The Classic Line: A Study in Epic Poetry
Focusing particular attention on "Beowulf", "Roland", the "Cid", the "Iliad", the "Odyssey", the "Aeneid", the "Divine comedy", and "Paradise lost", the author examines the formal rhetorical and syntactical features in these poems.
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The Signal Fires
The Man of Many Turns
The Refined Style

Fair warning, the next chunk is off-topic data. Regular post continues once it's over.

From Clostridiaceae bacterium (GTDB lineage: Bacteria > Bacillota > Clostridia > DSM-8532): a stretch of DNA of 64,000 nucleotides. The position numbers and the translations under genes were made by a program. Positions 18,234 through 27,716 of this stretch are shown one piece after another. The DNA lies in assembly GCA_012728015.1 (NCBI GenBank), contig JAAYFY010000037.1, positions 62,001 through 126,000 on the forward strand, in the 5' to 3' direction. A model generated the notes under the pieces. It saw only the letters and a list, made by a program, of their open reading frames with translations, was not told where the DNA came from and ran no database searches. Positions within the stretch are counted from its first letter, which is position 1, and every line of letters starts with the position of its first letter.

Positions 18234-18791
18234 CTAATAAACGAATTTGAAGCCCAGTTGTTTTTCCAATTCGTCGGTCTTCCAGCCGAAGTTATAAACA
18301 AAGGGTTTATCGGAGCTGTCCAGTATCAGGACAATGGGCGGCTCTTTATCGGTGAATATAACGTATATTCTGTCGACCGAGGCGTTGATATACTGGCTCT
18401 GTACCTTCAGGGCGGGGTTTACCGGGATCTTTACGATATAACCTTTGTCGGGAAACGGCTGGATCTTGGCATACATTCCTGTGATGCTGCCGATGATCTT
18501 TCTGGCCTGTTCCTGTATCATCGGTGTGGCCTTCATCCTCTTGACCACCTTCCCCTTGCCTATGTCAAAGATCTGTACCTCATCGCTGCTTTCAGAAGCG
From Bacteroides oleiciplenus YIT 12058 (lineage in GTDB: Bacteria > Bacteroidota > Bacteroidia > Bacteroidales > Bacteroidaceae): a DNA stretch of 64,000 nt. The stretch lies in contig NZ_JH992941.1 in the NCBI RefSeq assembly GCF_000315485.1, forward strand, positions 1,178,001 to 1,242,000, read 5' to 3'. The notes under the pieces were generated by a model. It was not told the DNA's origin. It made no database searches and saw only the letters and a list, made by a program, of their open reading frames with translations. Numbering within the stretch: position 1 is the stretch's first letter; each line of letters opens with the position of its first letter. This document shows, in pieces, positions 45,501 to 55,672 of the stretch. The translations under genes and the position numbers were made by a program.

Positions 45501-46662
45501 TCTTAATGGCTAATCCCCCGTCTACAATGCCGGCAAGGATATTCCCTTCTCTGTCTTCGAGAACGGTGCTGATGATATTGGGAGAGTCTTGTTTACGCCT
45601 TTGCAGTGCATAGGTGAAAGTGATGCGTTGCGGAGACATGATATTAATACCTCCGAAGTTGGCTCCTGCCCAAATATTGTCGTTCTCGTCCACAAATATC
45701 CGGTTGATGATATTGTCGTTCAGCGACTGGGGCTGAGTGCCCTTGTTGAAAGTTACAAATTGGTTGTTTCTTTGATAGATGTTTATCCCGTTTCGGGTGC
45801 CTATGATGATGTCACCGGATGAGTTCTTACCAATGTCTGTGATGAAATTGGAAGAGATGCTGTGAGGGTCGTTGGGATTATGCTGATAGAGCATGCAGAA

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abstract accents Achilles action Aeneas allows appears ballad battle bear become beginning Beowulf carries character close comes compared complex contrast Dante Dante's death diction earth echo Eclogues effect emotional epic epigram epithet equally exist fact Fall feeling figure final fire force give given gods hand Hector hero holds Homer human Iliad imagined implied keeps kind known lacrimae rerum language light limits literal Lost lyric meaning measure merely metaphor Milton mind mortality moves natural never Odysseus once Paradise particular physical poem poet poetic poetry possible precision present reference refined style remains rhetorical rhythm rhythmic Roland seen sense simile simple single situation sound speaks speech spiritual stands statement structure syllables tells tion Vergil verse voice whole words